Federal and state laws protect consumers from various debt collection practices. Some of the laws apply to the original creditor, while other laws apply only to debt collectors. In all cases, laws designed to protect consumers from unfair or deceptive acts used to collect debts seek to prevent a consumer from being harassed or mistreated. The Fair Debt Collection Practices Act (FDCPA) is one of those laws.
Protections Available to Consumers Under the FDCPA
The FDCAP is a federal law that applies to debt collectors. Debt collectors are not the original party who owned the debt. A debt collector is a third party who purchased the debt from the original creditor, a company hired by the original creditor to collect a debt (debt collection companies), or attorneys who regularly collect debts as part of their business.
The FDCPA does not apply to business debts. It does apply to debts such as medical bills, mortgage loans, auto loans, student loans, credit card debt, and other household debts. In the event you are considering foreclosure, contact one of our Gilbert foreclosure attorneys to help you navigate the legal process.
Under the FDCPA, the actions a debt collector may take to collect a debt are restricted. Some of the restrictions that are included in the FDCPA to protect consumers from creditor harassment include:
- Debt collectors are permitted to contact an individual by calling, texting, emailing, or sending letters to that person. However, debt collectors cannot call a person during certain hours of the day or evening without permission from the person.
- Debt collectors cannot call a person at work if they have been told that the person is not allowed to receive calls at work.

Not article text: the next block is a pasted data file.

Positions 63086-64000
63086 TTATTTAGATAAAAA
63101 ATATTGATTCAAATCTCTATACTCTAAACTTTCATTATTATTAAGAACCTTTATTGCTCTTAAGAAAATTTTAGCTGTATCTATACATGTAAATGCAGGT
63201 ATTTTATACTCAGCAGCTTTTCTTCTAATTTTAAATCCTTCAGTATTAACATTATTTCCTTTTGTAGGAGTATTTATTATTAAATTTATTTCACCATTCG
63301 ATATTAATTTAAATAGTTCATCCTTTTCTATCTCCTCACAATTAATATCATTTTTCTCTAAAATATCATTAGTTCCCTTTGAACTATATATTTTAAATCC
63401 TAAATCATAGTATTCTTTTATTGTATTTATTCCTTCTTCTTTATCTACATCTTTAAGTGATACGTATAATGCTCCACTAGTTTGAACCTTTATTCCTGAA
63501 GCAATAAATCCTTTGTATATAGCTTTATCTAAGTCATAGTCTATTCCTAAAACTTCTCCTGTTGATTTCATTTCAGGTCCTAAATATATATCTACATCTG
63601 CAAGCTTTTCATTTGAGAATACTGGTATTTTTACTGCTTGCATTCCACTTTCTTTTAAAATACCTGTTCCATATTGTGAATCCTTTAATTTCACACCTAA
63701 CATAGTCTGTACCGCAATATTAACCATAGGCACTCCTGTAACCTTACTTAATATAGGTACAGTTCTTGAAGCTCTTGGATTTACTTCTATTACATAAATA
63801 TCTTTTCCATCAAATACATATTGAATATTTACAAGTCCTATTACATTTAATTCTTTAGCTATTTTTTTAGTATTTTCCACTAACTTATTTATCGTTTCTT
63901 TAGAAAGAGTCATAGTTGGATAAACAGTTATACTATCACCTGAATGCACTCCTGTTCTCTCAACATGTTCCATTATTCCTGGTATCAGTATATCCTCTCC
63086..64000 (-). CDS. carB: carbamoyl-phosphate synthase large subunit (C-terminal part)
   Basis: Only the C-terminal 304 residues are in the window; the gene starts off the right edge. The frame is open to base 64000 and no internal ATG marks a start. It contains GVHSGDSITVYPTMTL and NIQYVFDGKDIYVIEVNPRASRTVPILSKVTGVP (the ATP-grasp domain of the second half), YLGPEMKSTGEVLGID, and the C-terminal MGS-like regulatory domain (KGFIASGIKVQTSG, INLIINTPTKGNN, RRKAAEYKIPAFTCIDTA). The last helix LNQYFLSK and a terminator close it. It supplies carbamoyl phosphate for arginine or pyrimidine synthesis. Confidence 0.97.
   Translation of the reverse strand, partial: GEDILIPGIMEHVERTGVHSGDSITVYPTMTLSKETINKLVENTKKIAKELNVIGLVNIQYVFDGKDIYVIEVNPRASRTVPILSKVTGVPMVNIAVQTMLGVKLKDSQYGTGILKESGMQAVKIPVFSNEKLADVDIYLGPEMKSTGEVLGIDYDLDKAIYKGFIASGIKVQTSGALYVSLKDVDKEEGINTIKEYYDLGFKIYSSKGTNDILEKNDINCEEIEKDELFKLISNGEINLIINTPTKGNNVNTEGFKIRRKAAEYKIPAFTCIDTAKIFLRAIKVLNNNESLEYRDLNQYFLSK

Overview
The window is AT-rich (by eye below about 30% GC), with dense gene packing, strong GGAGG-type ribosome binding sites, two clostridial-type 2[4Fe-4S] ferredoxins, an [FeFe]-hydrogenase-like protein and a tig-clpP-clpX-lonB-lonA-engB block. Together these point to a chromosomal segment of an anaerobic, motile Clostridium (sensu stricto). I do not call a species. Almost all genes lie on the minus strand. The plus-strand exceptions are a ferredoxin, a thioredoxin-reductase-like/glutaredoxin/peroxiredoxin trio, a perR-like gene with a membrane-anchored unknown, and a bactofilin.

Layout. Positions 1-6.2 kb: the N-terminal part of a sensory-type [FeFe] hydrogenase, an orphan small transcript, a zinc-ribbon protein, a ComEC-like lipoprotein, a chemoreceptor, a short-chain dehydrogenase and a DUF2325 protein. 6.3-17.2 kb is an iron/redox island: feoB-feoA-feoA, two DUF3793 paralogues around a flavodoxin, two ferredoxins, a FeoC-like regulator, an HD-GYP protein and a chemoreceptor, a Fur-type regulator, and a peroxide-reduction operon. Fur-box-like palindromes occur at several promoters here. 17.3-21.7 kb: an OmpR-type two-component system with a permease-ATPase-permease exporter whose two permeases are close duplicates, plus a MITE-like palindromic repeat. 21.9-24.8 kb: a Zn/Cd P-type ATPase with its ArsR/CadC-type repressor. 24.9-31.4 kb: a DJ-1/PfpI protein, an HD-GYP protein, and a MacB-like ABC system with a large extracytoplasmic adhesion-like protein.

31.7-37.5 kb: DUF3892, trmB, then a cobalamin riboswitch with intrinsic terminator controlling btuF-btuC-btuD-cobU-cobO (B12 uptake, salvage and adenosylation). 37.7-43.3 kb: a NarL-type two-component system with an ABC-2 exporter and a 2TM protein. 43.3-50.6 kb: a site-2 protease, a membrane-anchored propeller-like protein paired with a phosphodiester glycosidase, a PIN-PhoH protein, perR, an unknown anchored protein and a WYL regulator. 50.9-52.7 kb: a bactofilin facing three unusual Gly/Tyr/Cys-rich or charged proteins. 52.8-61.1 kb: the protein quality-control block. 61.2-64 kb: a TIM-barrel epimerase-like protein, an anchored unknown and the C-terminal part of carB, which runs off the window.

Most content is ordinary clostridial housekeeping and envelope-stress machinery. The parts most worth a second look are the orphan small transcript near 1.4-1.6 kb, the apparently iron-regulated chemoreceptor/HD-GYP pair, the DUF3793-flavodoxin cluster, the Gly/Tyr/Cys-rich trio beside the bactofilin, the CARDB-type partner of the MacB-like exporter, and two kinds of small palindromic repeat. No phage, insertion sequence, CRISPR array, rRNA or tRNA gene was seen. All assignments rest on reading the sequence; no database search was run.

- A debt collector must stop contact if it receives a written request to stop contacting the person. The only contact permitted after that is to tell the person that the debt collector received the written notice or to tell the person about a specific action that is being taken, such as the filing of a debt collection lawsuit.
- Debt collectors are typically prohibited from discussing your debts with anyone other than you, unless you authorize the debt collector to speak with someone else, such as your attorney.
- The use of threats, obscene language, and profane language is prohibited.
- Debt collectors are not permitted to harass you to collect a debt, such as repeatedly using the telephone to annoy you.
- The debt collector cannot use false or misleading information to collect the debt. Debt collectors cannot pretend to be law enforcement officers, government officials, or attorneys.
- Debt collectors cannot lie to you and tell you that you will be arrested for the debt or that specific legal action is going to be taken against you when it is not true.
The FDCPA also contains provisions related to collecting time-barred debts, filing debt collection lawsuits, and other actions that a debt collector may take to collect a debt.
If you believe that you are the victim of creditor harassment, you can file a complaint with the Federal Trade Commission, the Consumer Financial Protection Bureau, or the Arizona State Attorney General’s Office. You may also contact a Gilbert FDCPA attorney to discuss your legal rights and your options for stopping creditor harassment.
Filing Bankruptcy to Stop Debt Collection Efforts
It may feel as if a debt collector is harassing you, even though the debt collector has not broken the law. It can be overwhelming to receive numerous letters and telephone calls each day from creditors and debt collectors. Unfortunately, the only way to stop debt collection efforts is to resolve the debt problem.
If you cannot afford to pay the debts, you may want to explore bankruptcy options to get rid of the debts. Filing a Chapter 7 or Chapter 13 bankruptcy case could get rid of the debts and stop creditor harassment. Filing bankruptcy stops collection efforts, including debt collection lawsuits, foreclosures, repossessions, and wage garnishments.
Through a bankruptcy filing, you can get rid of:
- Medical debts
- Personal loans
- Credit cards
- Deficiency judgments
- Old lease and rent payments
- Some old tax debts
- Old utility bills
You can also protect your property and future income from being used to repay debts by claiming the equity in assets as exempt.